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The earliest Indian inscriptions date from the Mauryan period

Updated on March 17, 2016

The Great Kalinga War Ashoka ended

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king Ashoka

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The king Ashoka and Kalinga war

Ashoka (273 -232 BC)

The lord Ashoka was the most acclaimed Mauryan ruler. He was the main ruler who attempted to take his message to the general population through engravings. Ashoka surrendered war for peace and resilience. The King Ashoka ruled over most parts of present – day India. After various military triumphs, his domain extended from present – day Pakistan and Afghanistan in the west to the present day Bangladesh and Assam in the east and to the extent northern Kerala and Andhra Pradesh. The ruler Ashoka vanquished the kingdom named Kalinga, which none of his progenitors could have done. He turned into a Buddhist in the wake of seeing the passings and obliteration created by the Kalinga war.

Kalinga war (261 BC)

The Empire Mauryan of was at its peak when the king Ashoka became the emperor. But Kalinga was the only kingdom which was not under the Mauryan control. Kalinga was an independent kingdom, which had a flourishing trade. It was important because it controlled the land and sea routes to south India and south – east Asia. The king Ashoka fought a war to conquer Kalina. However, after seeing the violence and the bloodshed, he decided to give up wars.

Ancient India - The Harappan civilization

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Harappan Seal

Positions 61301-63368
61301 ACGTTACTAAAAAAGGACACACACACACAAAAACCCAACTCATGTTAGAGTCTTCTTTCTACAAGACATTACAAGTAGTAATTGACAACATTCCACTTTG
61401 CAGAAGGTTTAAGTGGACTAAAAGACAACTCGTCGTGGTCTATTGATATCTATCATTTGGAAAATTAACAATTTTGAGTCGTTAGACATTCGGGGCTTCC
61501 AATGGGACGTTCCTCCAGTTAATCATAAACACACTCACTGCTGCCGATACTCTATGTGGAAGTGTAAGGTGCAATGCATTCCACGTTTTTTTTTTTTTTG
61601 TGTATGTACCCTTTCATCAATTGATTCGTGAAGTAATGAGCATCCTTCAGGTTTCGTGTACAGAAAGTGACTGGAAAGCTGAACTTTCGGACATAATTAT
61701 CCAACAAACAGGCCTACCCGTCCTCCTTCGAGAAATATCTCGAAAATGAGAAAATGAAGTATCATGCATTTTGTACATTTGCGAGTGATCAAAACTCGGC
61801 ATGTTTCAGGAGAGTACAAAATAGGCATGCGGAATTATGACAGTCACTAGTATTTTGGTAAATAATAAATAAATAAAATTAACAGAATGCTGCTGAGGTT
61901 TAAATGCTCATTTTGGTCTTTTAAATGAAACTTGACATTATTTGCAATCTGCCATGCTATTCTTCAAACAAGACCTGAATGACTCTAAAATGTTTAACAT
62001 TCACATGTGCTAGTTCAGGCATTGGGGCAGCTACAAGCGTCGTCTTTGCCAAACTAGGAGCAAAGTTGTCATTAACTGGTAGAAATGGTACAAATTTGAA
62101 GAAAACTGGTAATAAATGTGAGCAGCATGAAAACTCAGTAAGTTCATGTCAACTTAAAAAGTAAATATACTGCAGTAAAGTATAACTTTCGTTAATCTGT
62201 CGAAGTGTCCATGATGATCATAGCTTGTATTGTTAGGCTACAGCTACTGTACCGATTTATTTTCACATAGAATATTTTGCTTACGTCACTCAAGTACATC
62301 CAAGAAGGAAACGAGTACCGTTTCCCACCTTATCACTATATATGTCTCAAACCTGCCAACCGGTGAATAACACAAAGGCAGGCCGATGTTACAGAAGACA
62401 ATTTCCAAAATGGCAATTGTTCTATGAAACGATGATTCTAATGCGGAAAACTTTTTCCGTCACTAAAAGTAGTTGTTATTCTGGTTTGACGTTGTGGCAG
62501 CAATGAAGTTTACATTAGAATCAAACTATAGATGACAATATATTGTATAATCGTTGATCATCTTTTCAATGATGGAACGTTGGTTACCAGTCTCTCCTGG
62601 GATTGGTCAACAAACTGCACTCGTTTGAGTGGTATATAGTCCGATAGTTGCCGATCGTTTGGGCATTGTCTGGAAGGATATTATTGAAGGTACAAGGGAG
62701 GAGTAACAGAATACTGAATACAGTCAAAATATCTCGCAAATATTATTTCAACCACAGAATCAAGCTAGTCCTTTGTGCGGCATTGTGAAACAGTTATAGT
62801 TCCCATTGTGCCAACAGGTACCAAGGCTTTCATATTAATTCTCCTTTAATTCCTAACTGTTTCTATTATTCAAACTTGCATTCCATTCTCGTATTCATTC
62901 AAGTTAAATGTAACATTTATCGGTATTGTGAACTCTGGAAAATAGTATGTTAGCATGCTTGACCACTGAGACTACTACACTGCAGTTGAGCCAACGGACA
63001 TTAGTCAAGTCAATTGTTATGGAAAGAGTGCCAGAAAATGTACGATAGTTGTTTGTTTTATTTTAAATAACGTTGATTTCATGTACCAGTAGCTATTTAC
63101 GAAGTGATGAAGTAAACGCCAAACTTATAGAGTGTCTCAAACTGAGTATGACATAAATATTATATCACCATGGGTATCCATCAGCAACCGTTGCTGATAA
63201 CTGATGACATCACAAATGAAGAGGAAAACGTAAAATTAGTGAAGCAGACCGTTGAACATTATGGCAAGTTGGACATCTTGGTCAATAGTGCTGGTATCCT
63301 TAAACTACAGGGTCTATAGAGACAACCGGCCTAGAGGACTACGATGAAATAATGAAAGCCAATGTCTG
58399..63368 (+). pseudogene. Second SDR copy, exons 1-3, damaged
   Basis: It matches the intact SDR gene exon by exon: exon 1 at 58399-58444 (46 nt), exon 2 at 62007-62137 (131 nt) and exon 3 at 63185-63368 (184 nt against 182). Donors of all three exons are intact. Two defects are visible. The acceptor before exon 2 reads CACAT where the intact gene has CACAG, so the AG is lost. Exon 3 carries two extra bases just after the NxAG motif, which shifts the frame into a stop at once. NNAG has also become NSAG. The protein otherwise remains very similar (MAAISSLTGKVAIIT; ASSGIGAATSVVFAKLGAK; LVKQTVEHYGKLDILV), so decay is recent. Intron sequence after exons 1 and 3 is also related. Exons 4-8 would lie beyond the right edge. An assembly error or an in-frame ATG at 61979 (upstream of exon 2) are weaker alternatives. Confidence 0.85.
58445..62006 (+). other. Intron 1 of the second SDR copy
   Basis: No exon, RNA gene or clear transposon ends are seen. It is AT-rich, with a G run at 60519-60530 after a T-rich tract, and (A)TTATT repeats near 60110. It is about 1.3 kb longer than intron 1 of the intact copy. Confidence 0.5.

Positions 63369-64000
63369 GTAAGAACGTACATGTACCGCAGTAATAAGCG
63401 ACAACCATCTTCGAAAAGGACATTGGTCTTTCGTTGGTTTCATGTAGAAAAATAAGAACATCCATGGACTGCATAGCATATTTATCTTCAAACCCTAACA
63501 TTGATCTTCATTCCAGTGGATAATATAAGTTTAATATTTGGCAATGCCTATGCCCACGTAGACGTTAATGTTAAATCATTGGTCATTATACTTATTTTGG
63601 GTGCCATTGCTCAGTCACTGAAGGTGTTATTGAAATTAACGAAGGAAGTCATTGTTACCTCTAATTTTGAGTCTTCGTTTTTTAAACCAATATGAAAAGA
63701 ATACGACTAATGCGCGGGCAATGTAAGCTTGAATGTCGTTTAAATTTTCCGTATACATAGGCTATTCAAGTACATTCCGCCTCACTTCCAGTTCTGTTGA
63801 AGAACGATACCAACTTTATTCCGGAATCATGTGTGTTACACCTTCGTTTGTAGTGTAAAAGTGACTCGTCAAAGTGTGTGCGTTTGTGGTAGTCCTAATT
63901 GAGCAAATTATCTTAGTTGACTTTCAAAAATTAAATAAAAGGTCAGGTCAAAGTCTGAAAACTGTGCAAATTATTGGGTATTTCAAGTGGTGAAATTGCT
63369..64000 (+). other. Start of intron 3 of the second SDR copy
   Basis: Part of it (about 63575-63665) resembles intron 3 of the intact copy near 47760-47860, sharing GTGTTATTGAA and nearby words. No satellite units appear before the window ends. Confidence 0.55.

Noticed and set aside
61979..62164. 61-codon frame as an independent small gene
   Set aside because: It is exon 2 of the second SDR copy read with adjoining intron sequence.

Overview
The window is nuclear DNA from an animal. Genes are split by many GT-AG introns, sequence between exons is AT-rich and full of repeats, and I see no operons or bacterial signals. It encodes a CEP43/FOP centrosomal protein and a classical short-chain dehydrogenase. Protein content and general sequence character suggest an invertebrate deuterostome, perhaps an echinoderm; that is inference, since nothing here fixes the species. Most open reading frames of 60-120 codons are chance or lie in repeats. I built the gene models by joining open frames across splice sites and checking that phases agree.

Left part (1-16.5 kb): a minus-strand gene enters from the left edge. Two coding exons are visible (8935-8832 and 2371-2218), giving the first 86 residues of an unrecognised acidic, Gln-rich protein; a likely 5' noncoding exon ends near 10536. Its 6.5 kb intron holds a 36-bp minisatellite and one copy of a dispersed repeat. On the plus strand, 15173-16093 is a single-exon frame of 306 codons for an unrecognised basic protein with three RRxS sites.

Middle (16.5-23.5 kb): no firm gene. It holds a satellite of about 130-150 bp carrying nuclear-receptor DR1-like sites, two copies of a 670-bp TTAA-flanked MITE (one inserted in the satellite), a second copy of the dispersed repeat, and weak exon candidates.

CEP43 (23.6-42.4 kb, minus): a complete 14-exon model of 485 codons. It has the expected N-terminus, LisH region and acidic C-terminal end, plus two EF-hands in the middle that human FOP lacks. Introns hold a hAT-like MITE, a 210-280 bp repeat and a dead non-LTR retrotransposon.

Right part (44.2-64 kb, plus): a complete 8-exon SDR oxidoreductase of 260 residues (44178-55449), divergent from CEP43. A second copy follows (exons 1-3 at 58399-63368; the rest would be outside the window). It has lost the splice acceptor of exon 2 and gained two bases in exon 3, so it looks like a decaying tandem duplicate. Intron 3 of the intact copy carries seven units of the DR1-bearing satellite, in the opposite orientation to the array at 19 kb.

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The earliest Harappan seals

Coins are important historical records. They help the historians to reconstruct the complicated history of the distant past. The umber of coins of a particular period found today and the metals used (gold, silver, copper, etc.) give an idea of the economic conditions of that period.

The earliest Indian inscriptions available to us today are the ones found on Harappan seals. They do not give us much information because the Harappan script has not yet deciphered.

The earliest Indian inscriptions date from the Mauryan period. Most of them were issued by Ashoka. They are found inscribed on rocks and pillars in different parts of India and also in Afghanistan. Most of his inscriptions found in India were inscribed in the Brahmi script which is the mother script of all modern Indian scripts (such as Bengali, Tamil or Devanagari) except Urdu and was written from left to right. His inscriptions in north – western India were inscribed in the Kharosthi script that was written from right to left. Those found in Afghanistan were in Greek and Aramaic scripts.

Ashokan inscriptions are the most important sources for the history of his times. They give us information in his own words about his ideals, his services to Buddhism and his administration. Most of what we learn from them is not available from other sources.

Beginning with the times of Ashoka, inscriptions remain a very important sources for the history of India right down to the Sultanate period because of the paucity of historical works of that age. Inscriptions which mention dates help in determining the time of different rulers or events. Their find spots help in determining the extent of the kingdoms or spread of religions, etc.

Inscriptions became a relatively less important source beginning with the period of the Delhi Sultanate because its founders, the Turks and Afghans started the practice of writing stories which give more detailed informations.

The excavations at Mohenjo – daro and Harappa changed our old concepts and revealed the rich Harappan Civilization. The splendour of the Guptas was highlighted by the discovery of the temple at Deograh near Jhansi.

The ruins of the Harrapan city of Mohenjo-daro

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